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    Ethernet Link Redundancy Behavior Overview

    When you create a LAG bundle, you can configure LACP with the Disabled, Passive, or Active states. For more information about these states, see Understanding IEEE 802.3ad Link Aggregation.

    The following sections describe link redundancy behavior in various scenarios:

    Link Failure and Acquisition

    Link failure on the local system occurs when the active link is no longer active. Failures can be characterized as physical link failure or virtual link failure.

    Each type of link failure has different requirements for detection, failover, and link acquisition. In all cases, you configure the link to fail over when it fails by issuing the redundant-port command. Optionally, you can force the failover automatically by issuing the redundant-port force-failover command.

    Protecting Against Physical Link Failure

    Physical link failures can occur when a cable is cut.

    To protect against physical link failure, issue the transmitter keyword with the redundant-port command to enable or disable the local redundant link. When the redundant link needs to be down, the link behavior in failure detection and failover follows a similar port redundancy scheme available with line modules such as the GE-2 line module. Disabling the transmitter also enables the remote end of the redundant link to be in the operational Down state, which might be a requirement for third-party equipment when supporting redundancy over LAG.

    Enabling the transmitter provides for a quick LAG failover in the event one of the non-redundant links in the LAG fail. This is particularly true when LACP has been enabled on the LAG, because it can take several seconds for LACP to converge on a link. When the transmitter on the remote end is enabled on the redundant link before it fails over, the local system considers the redundant link to be viable and enables the transmitter if it is disabled. If the remote end is disabled, the local end must enable the transmitter and wait for the remote end to enable.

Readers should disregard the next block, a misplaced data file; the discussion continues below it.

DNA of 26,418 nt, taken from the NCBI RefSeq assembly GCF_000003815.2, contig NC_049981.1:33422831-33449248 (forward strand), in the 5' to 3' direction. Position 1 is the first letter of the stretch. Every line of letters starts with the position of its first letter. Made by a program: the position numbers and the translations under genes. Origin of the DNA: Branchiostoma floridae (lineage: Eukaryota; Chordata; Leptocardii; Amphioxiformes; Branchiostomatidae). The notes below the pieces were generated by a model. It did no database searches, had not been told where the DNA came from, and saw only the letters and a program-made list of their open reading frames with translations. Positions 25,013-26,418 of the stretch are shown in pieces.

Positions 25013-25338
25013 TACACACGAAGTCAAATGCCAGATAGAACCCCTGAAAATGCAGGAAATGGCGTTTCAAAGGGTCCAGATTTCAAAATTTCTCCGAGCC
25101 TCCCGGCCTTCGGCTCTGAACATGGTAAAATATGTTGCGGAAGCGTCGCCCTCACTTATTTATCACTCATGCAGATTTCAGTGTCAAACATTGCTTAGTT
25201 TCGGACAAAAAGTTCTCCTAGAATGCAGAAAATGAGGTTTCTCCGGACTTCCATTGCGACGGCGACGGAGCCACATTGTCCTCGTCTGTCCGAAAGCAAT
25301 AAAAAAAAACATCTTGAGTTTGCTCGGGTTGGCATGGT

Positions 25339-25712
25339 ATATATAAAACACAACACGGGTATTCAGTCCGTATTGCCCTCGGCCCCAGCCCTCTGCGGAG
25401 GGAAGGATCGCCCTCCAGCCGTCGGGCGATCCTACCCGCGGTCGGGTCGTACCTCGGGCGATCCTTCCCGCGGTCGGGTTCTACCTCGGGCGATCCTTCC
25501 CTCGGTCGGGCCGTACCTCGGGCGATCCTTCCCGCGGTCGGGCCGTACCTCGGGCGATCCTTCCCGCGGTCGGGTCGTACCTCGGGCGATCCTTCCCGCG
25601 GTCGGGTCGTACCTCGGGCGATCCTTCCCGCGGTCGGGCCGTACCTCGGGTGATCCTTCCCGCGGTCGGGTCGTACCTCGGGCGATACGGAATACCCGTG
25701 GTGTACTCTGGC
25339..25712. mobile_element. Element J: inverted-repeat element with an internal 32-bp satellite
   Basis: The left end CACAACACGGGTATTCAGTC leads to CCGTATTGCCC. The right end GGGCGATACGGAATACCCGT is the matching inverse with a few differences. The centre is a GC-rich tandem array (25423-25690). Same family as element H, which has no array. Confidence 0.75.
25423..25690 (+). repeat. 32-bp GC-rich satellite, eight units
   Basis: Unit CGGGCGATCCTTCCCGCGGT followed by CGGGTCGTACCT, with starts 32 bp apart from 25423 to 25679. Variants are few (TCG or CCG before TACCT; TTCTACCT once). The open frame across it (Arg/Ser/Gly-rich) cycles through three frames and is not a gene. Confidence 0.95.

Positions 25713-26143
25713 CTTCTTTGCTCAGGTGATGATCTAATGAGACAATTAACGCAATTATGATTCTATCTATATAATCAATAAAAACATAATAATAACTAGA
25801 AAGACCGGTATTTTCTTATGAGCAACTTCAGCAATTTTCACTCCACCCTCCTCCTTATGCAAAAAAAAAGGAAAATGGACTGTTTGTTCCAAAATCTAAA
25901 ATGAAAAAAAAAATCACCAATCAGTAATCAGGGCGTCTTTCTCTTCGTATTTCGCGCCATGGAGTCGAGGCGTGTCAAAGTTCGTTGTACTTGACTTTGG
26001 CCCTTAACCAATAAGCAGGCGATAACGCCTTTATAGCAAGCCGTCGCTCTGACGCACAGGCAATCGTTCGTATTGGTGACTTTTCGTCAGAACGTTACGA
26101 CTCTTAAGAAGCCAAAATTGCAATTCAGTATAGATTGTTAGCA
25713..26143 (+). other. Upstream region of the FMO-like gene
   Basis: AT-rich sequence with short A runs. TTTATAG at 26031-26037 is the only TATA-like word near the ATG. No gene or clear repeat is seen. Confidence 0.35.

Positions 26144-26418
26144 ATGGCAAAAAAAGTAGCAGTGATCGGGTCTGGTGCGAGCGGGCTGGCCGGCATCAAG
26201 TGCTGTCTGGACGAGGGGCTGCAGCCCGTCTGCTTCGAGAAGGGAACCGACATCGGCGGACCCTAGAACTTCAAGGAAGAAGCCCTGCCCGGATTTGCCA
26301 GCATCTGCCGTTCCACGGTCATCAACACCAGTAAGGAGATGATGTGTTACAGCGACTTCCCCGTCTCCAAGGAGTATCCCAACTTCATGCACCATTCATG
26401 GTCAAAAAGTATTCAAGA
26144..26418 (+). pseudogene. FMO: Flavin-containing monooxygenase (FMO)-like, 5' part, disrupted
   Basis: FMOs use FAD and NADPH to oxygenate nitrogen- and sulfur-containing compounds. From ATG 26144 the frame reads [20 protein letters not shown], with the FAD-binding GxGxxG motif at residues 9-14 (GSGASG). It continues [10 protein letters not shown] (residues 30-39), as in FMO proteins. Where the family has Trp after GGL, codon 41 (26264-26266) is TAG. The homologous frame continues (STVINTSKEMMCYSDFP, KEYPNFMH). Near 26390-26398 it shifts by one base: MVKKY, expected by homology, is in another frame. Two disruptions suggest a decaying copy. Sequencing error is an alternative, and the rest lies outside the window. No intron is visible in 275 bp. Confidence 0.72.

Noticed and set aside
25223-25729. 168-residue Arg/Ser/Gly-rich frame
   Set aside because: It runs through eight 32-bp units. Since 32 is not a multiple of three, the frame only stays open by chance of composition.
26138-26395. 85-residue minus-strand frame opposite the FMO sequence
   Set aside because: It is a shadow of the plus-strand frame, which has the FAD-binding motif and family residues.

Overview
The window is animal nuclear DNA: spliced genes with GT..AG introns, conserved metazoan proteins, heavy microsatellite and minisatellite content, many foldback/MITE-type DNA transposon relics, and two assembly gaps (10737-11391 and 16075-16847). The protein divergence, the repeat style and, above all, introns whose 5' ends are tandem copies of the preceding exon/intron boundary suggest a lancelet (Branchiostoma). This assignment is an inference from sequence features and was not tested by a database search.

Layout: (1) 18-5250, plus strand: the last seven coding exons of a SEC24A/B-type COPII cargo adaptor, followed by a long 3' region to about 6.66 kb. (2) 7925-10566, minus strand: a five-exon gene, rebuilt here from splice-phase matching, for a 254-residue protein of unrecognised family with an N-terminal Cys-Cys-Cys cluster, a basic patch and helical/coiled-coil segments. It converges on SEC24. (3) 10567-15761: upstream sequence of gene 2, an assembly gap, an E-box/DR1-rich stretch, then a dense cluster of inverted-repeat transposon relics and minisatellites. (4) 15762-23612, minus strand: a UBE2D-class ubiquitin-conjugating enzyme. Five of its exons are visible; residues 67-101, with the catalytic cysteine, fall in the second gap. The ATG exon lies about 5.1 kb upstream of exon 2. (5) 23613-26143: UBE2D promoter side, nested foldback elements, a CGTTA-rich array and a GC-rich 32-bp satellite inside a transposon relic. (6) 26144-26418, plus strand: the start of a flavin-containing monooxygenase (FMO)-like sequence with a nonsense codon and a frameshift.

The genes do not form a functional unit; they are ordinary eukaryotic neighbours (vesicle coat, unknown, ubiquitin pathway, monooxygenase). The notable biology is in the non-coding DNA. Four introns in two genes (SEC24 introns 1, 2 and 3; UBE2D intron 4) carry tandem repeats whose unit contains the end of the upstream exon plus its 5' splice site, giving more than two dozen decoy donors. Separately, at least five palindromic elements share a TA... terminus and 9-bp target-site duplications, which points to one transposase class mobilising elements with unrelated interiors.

Protecting Against Virtual Link Failure

    A virtual link failure can occur when the active link is no longer used by the network because of topology changes caused by physical failure in the network. Topology changes can occur when, for example, a link is blocked because of network protocols such as RSTP blocking the port leading to selection of the redundant port connected to the receiver.

    To protect against virtual link failure in conjunction with network protocols, use the packet-sampling keyword with the redundant-port command to detect link the viability. For example, when there is a network protocol decision that changes the topology and blocks a link to compensate for failures in the network, the system monitors the traffic to detect the change in network topology and fails over to the redundant port if necessary. It also determines whether the failover is successful. For more information, see Member Link with Non-LAG Partner.

    Reverting After a Failover

    When you specify the auto-revert keyword with the redundant-port command, the redundant link reverts back to redundant mode when the failed link becomes active again.